Wednesday, August 10, 2005

Which questions should we be asking?

There has been much talk of late about crises in the media. Crises of trust. Crises of competence. Crises of confidence. And, as may be expected, there has also been a great deal said about what the solutions are.

But, perhaps, those concerned about the state and future of journalism would do well to pause and consider the advice of management sage Peter Drucker: In the 20th century, great leaders gave great answers. In the 21st century, however, great leaders will ask great questions.

If that is so, what are the great questions that journalism leaders should be asking?

That is the question we will explore during the first Journalism Leaders Forum, 7-9pm British Summer Time (GMT+1) on Tuesday, 11 October 2005, in Greenbank Auditorium, Lancashire Business School, University of Central Lancashire, Preston, UK.

Keith Sutton (far left), president of the UK Society of Editors, Mary Glick, associate director of the American Press Institute, and Wilf Mbanga (above right), editor of The Zimbabwean, are amongst those on the panel. Fran├žois Nel, course leader for the Journalism Leaders Programme, will chair the session.

To attend this free programme on the day - as well as the reception from 6:30p - please RSVP to . If you can't be there in person, there are other ways to join the discussion. You can post your questions and comments on this site, or you can view the live Webcast at:

Better still, do both. And let's get the discussion going.


MitchinChicago said...

I think the Judith Miller fiasco offers a number of interesting questions for journalism leaders [for background click here, and here and here]. Perhaps this is primarily an American phenomenon, as the use of government leaks to control press coverage has exploded during the Bush Administration.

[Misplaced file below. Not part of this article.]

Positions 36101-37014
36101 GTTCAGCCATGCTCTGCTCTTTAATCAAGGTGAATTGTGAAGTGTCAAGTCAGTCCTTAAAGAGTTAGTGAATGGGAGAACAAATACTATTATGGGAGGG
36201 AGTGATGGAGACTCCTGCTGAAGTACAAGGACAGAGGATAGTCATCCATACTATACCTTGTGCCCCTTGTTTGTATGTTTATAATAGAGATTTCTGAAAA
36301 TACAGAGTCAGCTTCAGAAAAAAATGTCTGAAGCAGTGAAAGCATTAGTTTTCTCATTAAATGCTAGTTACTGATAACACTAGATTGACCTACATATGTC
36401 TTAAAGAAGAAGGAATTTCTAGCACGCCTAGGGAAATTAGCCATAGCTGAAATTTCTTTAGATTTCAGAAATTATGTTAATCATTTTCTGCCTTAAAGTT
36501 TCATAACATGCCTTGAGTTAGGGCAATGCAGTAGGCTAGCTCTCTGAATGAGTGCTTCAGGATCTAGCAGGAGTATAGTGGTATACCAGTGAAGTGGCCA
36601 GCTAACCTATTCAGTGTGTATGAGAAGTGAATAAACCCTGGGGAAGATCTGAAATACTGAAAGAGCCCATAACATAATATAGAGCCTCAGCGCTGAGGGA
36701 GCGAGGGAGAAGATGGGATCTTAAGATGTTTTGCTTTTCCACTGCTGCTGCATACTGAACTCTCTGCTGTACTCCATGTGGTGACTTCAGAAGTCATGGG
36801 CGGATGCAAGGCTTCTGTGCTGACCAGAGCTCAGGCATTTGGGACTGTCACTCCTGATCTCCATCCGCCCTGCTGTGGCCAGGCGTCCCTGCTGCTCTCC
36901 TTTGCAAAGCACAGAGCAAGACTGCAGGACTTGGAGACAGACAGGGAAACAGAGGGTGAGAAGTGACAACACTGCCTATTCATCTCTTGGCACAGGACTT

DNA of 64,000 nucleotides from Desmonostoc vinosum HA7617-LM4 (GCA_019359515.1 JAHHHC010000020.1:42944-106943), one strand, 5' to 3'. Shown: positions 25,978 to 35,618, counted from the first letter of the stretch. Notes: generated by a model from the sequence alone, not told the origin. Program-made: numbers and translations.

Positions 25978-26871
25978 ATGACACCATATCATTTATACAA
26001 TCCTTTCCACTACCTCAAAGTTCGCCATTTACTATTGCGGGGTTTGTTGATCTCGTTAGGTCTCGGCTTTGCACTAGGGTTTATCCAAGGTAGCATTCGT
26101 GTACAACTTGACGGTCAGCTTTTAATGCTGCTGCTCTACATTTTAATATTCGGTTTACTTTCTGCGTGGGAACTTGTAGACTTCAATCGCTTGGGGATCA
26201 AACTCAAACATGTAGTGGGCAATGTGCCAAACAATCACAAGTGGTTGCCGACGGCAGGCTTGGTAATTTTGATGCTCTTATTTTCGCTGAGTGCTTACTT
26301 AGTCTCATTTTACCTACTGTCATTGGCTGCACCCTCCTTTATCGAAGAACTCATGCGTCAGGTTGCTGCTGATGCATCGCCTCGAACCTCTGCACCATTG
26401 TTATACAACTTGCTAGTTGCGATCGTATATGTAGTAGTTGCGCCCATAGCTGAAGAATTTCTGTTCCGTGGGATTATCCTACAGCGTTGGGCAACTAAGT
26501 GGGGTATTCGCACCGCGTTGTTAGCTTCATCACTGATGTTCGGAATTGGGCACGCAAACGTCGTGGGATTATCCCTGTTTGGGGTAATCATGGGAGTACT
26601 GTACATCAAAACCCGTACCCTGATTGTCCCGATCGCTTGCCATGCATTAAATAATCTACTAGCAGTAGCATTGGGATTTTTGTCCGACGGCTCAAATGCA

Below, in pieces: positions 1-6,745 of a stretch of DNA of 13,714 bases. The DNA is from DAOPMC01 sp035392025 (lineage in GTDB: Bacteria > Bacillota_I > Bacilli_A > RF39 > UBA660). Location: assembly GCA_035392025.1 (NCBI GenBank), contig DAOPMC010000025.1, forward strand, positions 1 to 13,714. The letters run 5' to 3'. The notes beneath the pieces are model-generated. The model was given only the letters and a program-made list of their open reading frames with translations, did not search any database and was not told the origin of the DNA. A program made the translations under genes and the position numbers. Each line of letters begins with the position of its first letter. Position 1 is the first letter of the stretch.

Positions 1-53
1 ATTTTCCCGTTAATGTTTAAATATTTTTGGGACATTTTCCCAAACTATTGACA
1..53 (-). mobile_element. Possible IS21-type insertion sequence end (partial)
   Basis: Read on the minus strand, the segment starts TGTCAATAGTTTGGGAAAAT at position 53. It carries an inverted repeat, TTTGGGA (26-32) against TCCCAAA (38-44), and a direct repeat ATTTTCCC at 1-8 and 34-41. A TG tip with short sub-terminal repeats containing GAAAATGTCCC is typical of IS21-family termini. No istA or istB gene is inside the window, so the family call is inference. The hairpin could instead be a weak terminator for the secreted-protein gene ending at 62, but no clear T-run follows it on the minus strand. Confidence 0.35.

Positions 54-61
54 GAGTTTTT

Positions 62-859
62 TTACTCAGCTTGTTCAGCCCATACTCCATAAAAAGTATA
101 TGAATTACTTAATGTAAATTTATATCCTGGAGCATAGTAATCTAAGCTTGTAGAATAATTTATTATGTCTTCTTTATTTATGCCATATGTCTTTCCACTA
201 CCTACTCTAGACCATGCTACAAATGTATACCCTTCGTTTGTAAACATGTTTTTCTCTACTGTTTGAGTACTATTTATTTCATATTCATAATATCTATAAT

Some journalists are even agreeing to not contact those who may be on the opposite side of the issue for comment.

American blogger atrios has made a habit of pointing out some of the more ridiculous uses of anonymous government sources.

It appears that even when the motives of a government leaker can be easily ascertained, those motives are no longer a consideration as to whether the leaked information appears in the story. Is it time to call any use of government leaks unethical? Is it time to update our ethics practices regarding the issue?

Susan Greenberg said...

A 2001 symposium on the state of journalism education in the US focused on three main challenges:

1. The need to focus on whether journalists are being trained to serve to the public, rather than whether they are being trained to meet the demands of industry leaders; or at least, how they can work together

2. The need to address challenges posed by economic, technological and social change

3. The need to make journalism education and practice diverse and global.

Personally, I find the first question the most interesting, and perhaps the most challenging for "journalism leaders".

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Joe said...

Mr Mbanga's story is most interesting. Many questions immediately come to mind...

Would Mr Mbanga, if he had the chance to go back in time, help Mugabe into becoming the first Democratically elected President of Zimbabwe?

Does Mr Mbanga prefer an Independent Zimbabwe as was the idea back in 1980 with the results we have today or would he prefer to still be living under the British? Can he compare the two or have they become intrinsically the same?

Who sowed the seeds of corruption into the newly Independent Democratic Zimbabwe? Who is making the profits out of such a situation?